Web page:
19 дек. 2012 г.

Veganism as antireligious protest

Suppose a human derived from the common ancestor of primates. As time went on, human was evolving. We will consider the eastern hemisphere of the Earth, where by Neolithic Revolution people had the cattle. Homo-sapiens shifted from primitive economy of hunting and gathering to agriculture. There was a process of transition from savagery to barbarism (which is when there is a private property and the social hierarchy). First of all people domesticated cattle, which gave more meat for people. Earliest ritual murders as worships of gods for the gifts of nature (which is a consequence of the lack of understanding of physical, chemical and biological laws) appear with the advent of cattle appear. Half-moon is like bull's horns in the equatorial zone. Human begins to worship the moon, and the bull becomes deified animal.

The reason why the moon becomes the object of worship is that it more graphically expressive than red-hot sun in the burnt sky by heat: we can contemplate the moon long time without screwing up eyes and without tiring. It's difficult to look at the sun. The poets of the Early epoch realized that the world is made of mirror opposites - night/day, up/down, cool/heat. In this pairing system the role of a kind genius and father of all things was assigned to the night luminary. Night is time of cool, love and hunting.

It's today the moon and the sun are ideal romantic couple in poems, Adam and Eve. But then the moon was still kind Avel who was pasturing a myriad of stars, and the sun erases them from bleached heaven by the heat when it comes. It's a tyrant! The right to glare, to hotly shine is the duty of only cursed sun! The moon became a deity in the southern latitudes. It taught a human to draw a circle, to create the material idol - disk made of clay and stone. And to esteem all round things: such subjects are pleasing to God. Merciless sun was banishing the people from equatorial latitudes. Who deified bulls - earthly and heavenly - were following the herds where juicy grass.

Relation to the moon was changing as human was moving to higher latitudes. Nights were becoming colder and belief in the omnipotence of the moon was cooling. She was continuing to shine, but the light was no longer associating with blissful cool, but with cold. At first, Moon worship gives way carefully, but as further north, frenetic belief in yesterday Devil (in the Sun!) is rising! Now it's the divine ancestor, alone without any stray Venus! The Moon is turning into an enemy of the Sun, the evil demon!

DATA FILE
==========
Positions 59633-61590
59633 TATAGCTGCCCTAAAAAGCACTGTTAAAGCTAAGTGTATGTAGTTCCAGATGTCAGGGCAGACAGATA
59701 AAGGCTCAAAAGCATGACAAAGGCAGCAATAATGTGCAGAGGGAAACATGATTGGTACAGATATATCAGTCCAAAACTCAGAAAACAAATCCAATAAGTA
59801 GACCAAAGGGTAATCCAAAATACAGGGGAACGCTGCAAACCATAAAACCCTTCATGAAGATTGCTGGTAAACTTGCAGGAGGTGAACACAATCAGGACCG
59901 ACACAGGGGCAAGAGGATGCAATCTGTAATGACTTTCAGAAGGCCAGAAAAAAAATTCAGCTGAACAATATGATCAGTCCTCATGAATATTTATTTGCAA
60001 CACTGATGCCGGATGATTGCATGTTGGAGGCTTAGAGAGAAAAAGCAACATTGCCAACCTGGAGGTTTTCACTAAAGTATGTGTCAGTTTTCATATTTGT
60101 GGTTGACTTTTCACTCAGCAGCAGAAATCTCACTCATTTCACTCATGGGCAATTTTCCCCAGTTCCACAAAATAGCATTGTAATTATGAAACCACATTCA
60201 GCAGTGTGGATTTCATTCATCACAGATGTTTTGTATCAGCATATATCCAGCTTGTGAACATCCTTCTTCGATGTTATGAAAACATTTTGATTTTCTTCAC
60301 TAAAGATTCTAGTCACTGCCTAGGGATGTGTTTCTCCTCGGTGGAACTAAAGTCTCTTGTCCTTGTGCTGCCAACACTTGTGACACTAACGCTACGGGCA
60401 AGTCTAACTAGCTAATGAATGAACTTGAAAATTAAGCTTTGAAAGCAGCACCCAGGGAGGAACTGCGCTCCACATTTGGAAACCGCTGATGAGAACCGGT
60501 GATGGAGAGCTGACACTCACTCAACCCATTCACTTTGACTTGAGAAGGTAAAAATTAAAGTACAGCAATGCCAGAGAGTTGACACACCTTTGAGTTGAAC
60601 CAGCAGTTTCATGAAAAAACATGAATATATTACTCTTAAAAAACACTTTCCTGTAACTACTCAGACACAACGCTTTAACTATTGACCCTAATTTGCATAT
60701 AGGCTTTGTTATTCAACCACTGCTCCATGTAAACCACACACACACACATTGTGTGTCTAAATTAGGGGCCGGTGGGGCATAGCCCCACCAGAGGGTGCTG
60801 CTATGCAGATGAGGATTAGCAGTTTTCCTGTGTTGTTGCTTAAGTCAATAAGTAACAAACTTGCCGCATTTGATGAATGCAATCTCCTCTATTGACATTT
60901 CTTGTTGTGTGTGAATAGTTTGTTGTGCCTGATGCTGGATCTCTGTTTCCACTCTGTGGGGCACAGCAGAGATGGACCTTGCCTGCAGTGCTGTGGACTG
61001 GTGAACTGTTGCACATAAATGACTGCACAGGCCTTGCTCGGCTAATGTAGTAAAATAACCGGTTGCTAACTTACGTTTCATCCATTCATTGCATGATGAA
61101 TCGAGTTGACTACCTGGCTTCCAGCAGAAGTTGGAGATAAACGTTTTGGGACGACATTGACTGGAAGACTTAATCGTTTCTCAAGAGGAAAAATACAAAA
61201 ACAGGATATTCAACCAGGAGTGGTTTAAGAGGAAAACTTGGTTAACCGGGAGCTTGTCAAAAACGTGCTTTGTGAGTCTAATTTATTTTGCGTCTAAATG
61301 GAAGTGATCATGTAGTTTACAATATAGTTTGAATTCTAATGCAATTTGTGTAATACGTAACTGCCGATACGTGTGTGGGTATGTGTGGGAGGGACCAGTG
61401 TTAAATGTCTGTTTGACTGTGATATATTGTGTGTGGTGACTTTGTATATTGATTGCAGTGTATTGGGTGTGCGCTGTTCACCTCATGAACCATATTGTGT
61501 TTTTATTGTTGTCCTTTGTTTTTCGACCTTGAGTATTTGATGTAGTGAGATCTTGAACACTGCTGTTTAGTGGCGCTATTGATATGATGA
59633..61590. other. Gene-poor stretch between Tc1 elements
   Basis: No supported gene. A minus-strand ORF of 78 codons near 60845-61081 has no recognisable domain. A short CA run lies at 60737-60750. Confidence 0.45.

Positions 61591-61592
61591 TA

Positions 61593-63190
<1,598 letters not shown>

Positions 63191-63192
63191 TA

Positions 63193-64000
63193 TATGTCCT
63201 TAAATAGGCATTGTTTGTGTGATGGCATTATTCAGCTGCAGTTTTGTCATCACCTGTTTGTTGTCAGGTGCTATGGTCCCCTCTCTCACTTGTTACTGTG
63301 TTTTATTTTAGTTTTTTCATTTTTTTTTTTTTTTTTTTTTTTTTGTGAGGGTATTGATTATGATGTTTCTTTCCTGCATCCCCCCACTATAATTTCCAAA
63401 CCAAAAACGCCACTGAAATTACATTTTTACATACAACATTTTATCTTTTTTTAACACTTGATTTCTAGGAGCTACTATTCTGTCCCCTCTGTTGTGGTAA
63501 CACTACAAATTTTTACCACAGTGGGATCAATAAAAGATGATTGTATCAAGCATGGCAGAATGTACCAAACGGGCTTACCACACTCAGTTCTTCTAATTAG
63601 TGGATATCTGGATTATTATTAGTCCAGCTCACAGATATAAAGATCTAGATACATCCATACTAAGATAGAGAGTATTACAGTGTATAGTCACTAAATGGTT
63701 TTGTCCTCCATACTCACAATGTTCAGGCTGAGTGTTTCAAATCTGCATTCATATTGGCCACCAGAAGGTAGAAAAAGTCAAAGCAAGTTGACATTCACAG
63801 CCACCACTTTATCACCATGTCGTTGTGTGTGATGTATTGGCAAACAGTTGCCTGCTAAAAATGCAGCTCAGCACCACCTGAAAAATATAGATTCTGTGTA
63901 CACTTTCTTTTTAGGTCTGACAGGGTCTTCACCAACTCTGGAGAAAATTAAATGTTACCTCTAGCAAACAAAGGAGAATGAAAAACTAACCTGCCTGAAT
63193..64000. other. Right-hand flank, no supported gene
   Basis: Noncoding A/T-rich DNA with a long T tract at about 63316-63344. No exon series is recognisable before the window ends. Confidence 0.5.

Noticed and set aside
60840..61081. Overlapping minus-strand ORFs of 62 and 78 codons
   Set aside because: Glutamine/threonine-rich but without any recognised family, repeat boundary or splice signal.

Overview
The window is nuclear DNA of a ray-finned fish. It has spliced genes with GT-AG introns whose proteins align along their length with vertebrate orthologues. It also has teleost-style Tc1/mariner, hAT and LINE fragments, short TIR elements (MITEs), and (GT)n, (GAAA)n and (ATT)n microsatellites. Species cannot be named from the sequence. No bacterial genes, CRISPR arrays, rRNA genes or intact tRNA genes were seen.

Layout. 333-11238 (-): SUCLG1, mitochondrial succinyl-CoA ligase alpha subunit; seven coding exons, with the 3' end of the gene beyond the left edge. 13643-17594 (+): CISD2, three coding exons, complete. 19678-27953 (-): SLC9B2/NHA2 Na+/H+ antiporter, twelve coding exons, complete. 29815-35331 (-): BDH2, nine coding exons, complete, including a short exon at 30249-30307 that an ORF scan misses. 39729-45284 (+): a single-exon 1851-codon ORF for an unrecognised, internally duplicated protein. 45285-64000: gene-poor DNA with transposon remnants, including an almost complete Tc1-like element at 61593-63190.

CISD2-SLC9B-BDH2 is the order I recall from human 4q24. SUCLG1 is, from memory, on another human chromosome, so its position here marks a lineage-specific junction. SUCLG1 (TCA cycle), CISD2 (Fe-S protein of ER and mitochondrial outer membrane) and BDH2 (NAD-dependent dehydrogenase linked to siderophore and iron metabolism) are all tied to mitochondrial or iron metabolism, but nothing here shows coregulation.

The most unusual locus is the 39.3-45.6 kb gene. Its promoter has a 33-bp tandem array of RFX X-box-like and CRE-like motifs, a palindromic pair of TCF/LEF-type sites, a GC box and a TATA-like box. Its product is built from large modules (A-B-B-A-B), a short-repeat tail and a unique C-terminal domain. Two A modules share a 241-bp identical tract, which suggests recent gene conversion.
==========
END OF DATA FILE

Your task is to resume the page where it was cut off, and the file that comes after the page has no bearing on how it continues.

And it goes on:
It's impossible to put a transition from one to next form of consciousness into the usual for us framework of chronology. Maybe tens or even hundreds of thousands years, youthful humanity was gaining, increasing and decaying like a swarm of bees into many swarms, in lands treated kindly by overnight lamp, but the first signs of sun worship culture we find in Eurasia within time, dating by objective chemical-physical methods. In the Upper Paleolithic - 40-30 thousand years ago.

Moon worship was not completed at once and everywhere. It was lasting almost to the present day. Especially in cultures that remained in areas where the climate was favoring the worship of Moon and Venus. But other tribes had to change religion, going to the north or mountainous areas, where nature is harsher.

Written language begins to emerge just thanks to the bull and the moon as symbols. Bull/moon becomes first word, which appeared and was expressing in the form of sound «mun/moon» or «mul/mool» (this is how bull grunts and somebody could hear as «bun/bul») and representing in the form of an arc/half-moon like horns. For negation of word, priests made umlaut «men/ben» that identified the voice of small ruminants (sheep) as the opposite of cattle (bulls) and depicted upside down inverted arc. Also for negation they were introducing characters, like the lance (wand), which was the murder weapon. At time of the murder, they had been hearing the sound like «ha» (or «a»), which has become a suffix denial of a word. So, it turns out that «sun» = «the killed moon».

Language was developing. Deaf consonants were varying in different ethnic groups from «m/b» to «p/f». As a rule, vowels change more intensively: some people can have a sound «u», others – «ʌ», etc. For example, in many classic languages the root «mess» meant the sheep. Meat appears from this word «mess»: «the killed bull» = «beef, meat» = «sheep». This discovery spread in the Indo-European cultural union: manzo – beef (it.). Protoform menz> mianz confirmed by examples: mensa – meat (old prus.), mienso (pol.), mieso (serb., croat.), meso (slovak., bulg.), miaso (east slavic), maso (czech.). It's distorted beyond recognition in mamsam – meat (old ind.). Synonymous reading «mas», probably, together with the Buddhism gets into the Mongolian mah, mahan – meat. The form without prosthetic vowel in the ending survived in «mis» – meat (arm.), mish (alb.), mit, mith (germ.), meet (eng.). Transformation happened in an adverb in which the bull was named as munh – muh – muz, mus. In more detail about it’s possible to read in the book of Olzhas Suleimenov «Language of Letter».